When one considers the macro trends that have transpired in our industry over the past 3 decades, it is no surprise that effective knowledge transfer has been a challenge. SPE statistics show that between 1980 and 1998, the upstream industry shrunk from 700,000 to 300,000 people. Companies have addressed the knowledge-management challenge from a variety of different angles, but very few companies have found effective ways to enable knowledge sharing, networking, access to information, and a transcendence of cultural and geographic boundaries. Will industry efforts manage to mitigate “corporate amnesia” and more effectively connect their employees to the knowledge they need to optimally and safely perform their jobs?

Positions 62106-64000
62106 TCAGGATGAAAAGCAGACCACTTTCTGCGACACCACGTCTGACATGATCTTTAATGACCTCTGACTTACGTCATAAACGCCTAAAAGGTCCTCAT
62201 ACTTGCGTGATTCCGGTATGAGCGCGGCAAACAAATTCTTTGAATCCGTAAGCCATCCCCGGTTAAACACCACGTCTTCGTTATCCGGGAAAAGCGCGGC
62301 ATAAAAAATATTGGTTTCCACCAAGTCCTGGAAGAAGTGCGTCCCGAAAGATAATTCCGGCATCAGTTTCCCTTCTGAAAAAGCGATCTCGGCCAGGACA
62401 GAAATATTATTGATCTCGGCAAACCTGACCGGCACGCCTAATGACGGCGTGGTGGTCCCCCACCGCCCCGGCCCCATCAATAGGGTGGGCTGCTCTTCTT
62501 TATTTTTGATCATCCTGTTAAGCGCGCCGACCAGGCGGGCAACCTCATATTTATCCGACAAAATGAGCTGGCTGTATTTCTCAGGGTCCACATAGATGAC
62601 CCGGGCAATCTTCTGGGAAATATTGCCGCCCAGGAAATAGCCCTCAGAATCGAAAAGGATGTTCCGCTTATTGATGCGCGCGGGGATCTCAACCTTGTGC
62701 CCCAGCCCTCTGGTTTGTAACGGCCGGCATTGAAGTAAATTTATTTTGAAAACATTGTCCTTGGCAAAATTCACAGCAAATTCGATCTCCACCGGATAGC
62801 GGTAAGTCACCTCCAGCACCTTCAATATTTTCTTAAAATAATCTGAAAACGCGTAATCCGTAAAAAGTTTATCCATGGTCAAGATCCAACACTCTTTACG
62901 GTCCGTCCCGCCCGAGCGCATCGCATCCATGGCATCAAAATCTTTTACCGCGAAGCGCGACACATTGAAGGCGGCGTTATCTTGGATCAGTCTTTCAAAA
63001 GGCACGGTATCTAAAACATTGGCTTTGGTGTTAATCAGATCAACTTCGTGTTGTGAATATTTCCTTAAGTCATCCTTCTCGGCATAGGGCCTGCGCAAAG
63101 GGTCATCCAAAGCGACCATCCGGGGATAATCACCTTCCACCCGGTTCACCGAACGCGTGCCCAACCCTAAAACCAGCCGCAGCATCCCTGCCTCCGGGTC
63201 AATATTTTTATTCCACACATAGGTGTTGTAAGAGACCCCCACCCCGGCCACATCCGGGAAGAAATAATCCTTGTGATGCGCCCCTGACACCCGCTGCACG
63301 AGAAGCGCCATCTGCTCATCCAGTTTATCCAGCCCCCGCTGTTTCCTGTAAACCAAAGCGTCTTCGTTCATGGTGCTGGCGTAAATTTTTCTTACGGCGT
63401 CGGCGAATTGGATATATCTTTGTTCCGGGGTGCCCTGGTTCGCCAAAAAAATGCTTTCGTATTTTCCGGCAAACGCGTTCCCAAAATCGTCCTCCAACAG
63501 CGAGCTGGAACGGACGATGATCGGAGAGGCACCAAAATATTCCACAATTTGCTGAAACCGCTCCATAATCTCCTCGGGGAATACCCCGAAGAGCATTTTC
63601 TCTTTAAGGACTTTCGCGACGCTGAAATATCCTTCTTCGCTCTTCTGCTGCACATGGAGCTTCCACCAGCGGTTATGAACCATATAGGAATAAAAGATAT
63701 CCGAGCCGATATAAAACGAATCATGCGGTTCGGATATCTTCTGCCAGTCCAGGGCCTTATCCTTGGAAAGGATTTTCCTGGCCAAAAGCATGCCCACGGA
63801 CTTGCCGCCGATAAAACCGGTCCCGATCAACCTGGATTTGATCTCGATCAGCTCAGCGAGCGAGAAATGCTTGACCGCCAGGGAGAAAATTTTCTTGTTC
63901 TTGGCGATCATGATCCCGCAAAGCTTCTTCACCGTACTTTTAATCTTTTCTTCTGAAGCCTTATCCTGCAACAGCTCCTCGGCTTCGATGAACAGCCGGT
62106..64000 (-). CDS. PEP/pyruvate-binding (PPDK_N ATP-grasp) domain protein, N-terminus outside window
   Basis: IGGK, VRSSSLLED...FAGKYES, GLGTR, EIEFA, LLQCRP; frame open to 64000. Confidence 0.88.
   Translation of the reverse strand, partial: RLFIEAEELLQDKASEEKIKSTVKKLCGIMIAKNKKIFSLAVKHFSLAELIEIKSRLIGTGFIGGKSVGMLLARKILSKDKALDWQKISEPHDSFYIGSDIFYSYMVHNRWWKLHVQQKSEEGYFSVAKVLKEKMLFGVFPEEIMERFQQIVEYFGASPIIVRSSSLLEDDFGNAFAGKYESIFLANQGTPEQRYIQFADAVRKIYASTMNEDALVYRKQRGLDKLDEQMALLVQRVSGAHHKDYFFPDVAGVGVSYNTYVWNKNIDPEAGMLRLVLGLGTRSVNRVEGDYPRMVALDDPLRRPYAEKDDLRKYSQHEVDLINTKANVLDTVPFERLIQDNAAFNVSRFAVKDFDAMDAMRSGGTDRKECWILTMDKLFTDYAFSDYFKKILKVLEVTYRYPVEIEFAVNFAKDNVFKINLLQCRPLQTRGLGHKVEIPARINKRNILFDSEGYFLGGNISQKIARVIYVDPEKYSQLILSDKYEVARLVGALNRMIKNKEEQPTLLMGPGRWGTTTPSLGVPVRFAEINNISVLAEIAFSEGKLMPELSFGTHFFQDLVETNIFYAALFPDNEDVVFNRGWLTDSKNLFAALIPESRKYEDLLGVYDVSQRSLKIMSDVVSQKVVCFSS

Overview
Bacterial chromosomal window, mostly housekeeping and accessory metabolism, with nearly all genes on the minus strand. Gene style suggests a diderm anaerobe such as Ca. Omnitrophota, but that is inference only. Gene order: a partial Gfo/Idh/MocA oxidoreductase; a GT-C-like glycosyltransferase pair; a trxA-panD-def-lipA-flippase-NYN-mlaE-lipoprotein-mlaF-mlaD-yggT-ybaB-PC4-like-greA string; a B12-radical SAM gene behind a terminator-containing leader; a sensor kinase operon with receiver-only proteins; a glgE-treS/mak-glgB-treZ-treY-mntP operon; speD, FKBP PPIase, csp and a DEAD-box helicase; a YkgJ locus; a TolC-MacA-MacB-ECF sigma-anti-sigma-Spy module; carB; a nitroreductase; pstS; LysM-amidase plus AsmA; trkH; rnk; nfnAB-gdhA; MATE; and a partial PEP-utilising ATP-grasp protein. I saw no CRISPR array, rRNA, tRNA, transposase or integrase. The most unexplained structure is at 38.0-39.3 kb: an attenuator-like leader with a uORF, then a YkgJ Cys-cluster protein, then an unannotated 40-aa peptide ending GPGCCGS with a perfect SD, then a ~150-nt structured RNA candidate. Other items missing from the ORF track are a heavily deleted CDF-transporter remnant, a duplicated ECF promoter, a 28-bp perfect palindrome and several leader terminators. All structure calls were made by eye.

SPE can play a role by helping members connect online to exchange knowledge. SPE has nearly 30 Technical Interest Groups (TIGs) and Professional Networks that provide platforms for members to seek answers to technical and professional development questions. A multilanguage Wiki-Glossary of oilfield terms enables members to find translations of oilfield terms and contribute definitions. SPE offers e-collaboration communities for committees and Technical Sections to ease document versioning and control, scheduling, discussions, and blogging. The recent introduction of My SPE Network offers members a social network similar to Facebook and LinkedIn in a members-only, professional environment. Members can create profiles, form groups and invite others, post documents, and blog. SPE’s eMentoring program connects students and YPs with mentors. Videos of selected sessions form conferences and several Distinguished Lectures can be viewed online.